1. The check is in the mail
  2. I gave at the office
  3. You've won!
By the way, I'm veering of the subject of my "The Day After."  Oh well, this is going to be fund.  More BIGGEST LIES

  1. All you have to do is relax, this won't hurt
  2. Of course I'll respect you in the morning
  3. I promise, I won't tell anyone
Like those?  Man oh man, I have MORE:

  1. It's not you, it's me
  2. But officer, I only had two beers
  3. I'm late because the alarm didn't go off
I'm on a roll folks. I'm actually smiling as I pull these Biggest Lies out of my . . . well, you know what:

  1. This is my first time
  2. One size fits all
  3. Size doesn't matter
And here are some of my personal favorites (from experience)

  1. There will be no changes after the merger
  2. I'm from the government, I'm here to help you
  3. You can trust me
I'm still rolling folks, still on a roll:

  1. It's delicious but I can't eat another bite
  2. It's only a cold sore
  3. I'm in my late thirties
Finally, I have to end this madness.  Talk about veering off course during a blog posting.  This was supposed to be all about my Day After.  By the way, I called my insurance company about my cracked window shield.  Seems I have a $500 deductible and they estimate the cost will be $343 so this is on me.  I called Safelite and they will be out here Monday.  Stay tuned for the excitement.  In the meantime I leave you with three more BIGGEST LIES IN THE WORLD (and the list keeps expanding):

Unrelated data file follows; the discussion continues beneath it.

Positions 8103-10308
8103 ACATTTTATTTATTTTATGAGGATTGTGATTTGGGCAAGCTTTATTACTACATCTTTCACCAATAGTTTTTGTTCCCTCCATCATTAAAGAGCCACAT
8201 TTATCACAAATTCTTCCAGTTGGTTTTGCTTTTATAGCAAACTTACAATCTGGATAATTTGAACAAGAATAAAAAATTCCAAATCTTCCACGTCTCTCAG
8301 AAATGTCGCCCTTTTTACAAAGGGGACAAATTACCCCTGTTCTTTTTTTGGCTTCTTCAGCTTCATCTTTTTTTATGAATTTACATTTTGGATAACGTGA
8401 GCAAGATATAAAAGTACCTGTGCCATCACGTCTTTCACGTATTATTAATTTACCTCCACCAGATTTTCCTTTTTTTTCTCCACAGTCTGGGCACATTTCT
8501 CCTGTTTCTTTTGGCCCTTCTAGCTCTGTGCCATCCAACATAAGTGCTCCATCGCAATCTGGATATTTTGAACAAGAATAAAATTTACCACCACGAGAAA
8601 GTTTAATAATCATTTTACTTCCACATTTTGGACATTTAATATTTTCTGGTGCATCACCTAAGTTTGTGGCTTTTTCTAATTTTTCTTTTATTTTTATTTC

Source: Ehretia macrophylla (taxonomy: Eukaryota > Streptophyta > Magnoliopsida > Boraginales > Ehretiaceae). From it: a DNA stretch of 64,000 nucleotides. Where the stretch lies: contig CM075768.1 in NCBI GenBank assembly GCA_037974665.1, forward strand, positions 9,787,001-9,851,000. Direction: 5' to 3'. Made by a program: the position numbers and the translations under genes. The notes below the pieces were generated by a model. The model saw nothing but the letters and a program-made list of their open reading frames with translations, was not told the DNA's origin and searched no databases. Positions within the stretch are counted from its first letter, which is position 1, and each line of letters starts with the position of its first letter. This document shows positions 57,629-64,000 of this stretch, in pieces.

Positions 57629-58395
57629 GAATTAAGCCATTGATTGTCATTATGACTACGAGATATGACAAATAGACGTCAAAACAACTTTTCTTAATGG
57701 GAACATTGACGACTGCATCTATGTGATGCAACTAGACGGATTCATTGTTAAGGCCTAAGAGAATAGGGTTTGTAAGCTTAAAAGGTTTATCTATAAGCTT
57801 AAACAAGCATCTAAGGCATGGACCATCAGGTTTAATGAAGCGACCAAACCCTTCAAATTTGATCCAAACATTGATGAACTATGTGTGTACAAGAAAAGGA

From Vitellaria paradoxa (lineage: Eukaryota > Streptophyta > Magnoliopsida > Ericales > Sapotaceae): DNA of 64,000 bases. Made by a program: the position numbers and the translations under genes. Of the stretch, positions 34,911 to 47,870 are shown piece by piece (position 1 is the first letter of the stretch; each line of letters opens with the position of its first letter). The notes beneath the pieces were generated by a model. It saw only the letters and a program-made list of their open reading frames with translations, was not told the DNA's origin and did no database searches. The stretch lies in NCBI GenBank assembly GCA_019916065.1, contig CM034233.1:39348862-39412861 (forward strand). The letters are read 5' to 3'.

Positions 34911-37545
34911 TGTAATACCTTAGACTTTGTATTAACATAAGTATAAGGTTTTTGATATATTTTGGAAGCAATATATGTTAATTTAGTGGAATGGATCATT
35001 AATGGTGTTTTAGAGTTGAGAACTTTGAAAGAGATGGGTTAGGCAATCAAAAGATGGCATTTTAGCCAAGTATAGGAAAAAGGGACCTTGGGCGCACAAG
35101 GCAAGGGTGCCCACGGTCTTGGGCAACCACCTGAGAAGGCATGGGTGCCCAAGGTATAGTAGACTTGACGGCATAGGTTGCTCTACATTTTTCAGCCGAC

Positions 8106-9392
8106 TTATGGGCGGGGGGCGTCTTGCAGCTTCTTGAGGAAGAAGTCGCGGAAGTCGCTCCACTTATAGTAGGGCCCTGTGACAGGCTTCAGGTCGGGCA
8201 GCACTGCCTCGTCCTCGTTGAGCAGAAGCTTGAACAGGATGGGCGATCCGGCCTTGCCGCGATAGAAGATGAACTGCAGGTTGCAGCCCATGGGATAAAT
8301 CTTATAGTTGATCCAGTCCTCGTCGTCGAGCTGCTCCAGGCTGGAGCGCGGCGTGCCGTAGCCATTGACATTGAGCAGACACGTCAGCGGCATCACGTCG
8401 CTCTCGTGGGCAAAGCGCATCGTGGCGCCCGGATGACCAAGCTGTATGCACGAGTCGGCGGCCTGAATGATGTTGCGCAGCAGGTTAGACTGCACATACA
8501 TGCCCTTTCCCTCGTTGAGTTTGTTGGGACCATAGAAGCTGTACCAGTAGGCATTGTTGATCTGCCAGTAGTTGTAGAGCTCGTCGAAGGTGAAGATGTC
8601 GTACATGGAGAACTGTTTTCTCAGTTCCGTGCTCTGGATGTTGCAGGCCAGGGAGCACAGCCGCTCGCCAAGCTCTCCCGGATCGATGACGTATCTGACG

1. I used to be a model
  2. I never paid for it and never will (uh huh)
  3. You don't look a day over 40
Have a great Day After folks!

Thursday, December 25, 2014

Christmas Day 2014

Bill and Ron's 2014 Christmas cards - Our Gift to each other (no money - it's the thought that counts)

Good morning folks!  I hope you're having a wonderful Christmas Day.  Bill and I had our usual Christmas Day which is much like all of our other days, except that we exchange Christmas cards.  This is our special tradition.

Years ago I used to do up Christmas big time when I had a nephew and four nieces who were young and greedy for gifts.  Also I did the Christmas gift thing at work and with friends but I gave up that "tradition" years ago.  I felt like I was being pushed by the commercialization of Christmas to to the Christmas Shopping Thing so I got out of that rat race and never have regretted it since. I'm not knocking those traditions for others but it didn't work for us.

I got in late last night from work at the hotel.  Only five rooms rented; four couples and one single man.  I passed out Christmas gifts made by the owner of the hotel (two candy cane sleds filled with four candy bars and wrapped with a festive Christmas ribbon).   

Twas a quiet night at the hotel, which was just fine with me. When I left in the drizzly rain and mild temperatures I heard folks singing "Silent Night" at the nearby St. Peter's Episcopal Church.I took an impromptu video to share forever the true spirt of Christmas.  Even though I'm not formally religious I do (sometimes) get caught up in the drama of Christmas.  Hey, maybe there is something to Christmas after all. Don't quote me though.